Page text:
Researchers from the University of Michigan (UM) carried out a new study to estimate how diet influences cellular aging in women. The results showed that a healthy diet based on vegetables, fruits, and whole grain would lead to healthy cellular aging in females.
Unhealthy dietary habits cause faster and reckless cellular aging
The burden of many women around the world lies in aging and, consequently, in wrinkles and dryness of the skin, features related to this natural process. However, the scientists have found out for some time now that we, both women and men, can age beautifully, but it depends on our dietary habits, primarily.
As the scientists from the University of Michigan concluded in their new research, unhealthy dietary habits cause faster and reckless cellular aging. In other words, women who are carrying about their appearance when they will start aging should not consume added sugar, high amounts of salt, or processed meat, under any circumstances.
Diet influences cellular aging, so a healthy diet means healthy aging
Researchers at the University of Michigan decided to find out to what extent our dietary habits can affect the aging process. To achieve that, the scientists sampled approximately 5,000 healthy adults and assessed their healthy dietary habits and level of cellular aging.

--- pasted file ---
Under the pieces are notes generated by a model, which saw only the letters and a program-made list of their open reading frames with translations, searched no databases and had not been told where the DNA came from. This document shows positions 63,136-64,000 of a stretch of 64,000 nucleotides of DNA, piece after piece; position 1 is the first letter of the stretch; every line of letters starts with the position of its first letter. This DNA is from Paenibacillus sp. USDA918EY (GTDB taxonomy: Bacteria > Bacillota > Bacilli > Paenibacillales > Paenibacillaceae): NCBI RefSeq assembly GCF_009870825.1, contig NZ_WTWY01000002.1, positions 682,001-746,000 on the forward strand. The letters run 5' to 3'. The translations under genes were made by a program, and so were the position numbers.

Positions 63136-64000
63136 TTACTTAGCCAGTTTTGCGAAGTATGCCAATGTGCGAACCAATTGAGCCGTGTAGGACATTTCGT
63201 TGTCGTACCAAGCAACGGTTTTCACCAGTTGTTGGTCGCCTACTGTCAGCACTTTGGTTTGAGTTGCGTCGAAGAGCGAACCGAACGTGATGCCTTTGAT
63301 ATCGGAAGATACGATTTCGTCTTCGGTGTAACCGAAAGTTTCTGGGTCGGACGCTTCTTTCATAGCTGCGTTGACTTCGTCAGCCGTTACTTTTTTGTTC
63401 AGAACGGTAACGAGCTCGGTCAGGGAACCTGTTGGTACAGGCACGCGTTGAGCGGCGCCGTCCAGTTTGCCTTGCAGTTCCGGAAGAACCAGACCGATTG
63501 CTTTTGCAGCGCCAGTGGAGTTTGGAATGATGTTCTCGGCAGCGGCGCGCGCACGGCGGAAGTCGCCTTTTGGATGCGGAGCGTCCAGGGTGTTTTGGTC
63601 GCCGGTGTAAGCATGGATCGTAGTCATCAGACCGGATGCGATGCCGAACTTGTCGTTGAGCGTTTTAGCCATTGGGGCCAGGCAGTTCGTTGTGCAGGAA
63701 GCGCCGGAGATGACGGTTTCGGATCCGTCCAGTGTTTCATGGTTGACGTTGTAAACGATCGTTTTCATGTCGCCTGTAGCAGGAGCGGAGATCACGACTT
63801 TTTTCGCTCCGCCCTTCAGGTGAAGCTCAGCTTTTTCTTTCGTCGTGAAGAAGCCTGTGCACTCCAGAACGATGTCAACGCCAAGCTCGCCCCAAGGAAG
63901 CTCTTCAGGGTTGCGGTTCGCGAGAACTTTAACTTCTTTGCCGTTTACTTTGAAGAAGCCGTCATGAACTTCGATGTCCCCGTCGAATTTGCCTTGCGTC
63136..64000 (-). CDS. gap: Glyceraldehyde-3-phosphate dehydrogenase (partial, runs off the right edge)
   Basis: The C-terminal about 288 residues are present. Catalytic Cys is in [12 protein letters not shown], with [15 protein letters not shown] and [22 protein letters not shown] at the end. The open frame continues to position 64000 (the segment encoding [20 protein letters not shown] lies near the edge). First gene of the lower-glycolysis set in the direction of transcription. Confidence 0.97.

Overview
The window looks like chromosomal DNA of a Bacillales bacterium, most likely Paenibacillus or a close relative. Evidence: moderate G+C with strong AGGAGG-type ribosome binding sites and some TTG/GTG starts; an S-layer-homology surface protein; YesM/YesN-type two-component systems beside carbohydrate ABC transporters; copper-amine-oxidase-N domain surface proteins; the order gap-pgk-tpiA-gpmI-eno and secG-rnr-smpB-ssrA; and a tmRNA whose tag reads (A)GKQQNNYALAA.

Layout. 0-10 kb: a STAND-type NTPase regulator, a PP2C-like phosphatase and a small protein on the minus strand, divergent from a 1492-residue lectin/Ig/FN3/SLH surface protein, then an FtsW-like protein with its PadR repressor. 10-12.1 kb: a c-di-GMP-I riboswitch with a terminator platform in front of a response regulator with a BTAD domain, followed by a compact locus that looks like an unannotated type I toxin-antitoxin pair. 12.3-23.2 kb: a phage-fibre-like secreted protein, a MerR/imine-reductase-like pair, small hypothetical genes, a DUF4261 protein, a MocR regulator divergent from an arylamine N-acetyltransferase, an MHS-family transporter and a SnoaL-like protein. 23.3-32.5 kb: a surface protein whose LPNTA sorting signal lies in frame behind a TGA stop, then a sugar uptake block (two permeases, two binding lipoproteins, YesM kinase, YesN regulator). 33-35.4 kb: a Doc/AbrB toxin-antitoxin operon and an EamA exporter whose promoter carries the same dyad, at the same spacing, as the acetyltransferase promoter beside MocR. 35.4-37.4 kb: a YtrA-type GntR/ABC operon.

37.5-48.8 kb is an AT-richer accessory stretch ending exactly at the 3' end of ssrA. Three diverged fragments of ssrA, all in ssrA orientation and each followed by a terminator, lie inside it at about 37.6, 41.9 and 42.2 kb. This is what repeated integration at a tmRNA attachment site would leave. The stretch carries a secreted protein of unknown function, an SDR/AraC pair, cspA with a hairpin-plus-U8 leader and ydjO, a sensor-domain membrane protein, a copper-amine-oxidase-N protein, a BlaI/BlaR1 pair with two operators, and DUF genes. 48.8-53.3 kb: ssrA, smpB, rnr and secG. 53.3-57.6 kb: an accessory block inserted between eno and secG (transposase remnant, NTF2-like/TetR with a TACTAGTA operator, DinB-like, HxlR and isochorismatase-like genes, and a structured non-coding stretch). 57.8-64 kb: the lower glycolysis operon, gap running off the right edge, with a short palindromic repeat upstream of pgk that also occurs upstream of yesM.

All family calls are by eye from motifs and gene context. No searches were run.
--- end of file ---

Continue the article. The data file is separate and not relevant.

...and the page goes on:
They based their investigation on four critical nutritional quality signs, such as the Mediterranean diet, the Dahs diet, and two diet quality measurements designed by Harvard University and, respectively by the US Department of Agriculture. On the other hands, the UM specialists used telomere length to estimate the cellular aging levels.
In conclusion, the researchers said that diet influences cellular aging. Accordingly, a healthy diet based on vegetables, fruits, and whole grain translates into healthy cellular aging. On the other hand, unhealthy dietary habits, characterized by high consumption of sugar, processed meat, and salt, lead to a faster and reckless aging process.
Jasmine holds a Master’s in Journalism from Ryerson University in Toronto and writes professionally in a broad variety of genres. She has worked as a senior manager in public relations and communications for major telecommunication companies, and is the former Deputy Director for Media Relations with the Modern Coalition. Jasmine writes primarily in our LGBTTQQIAAP and Science section.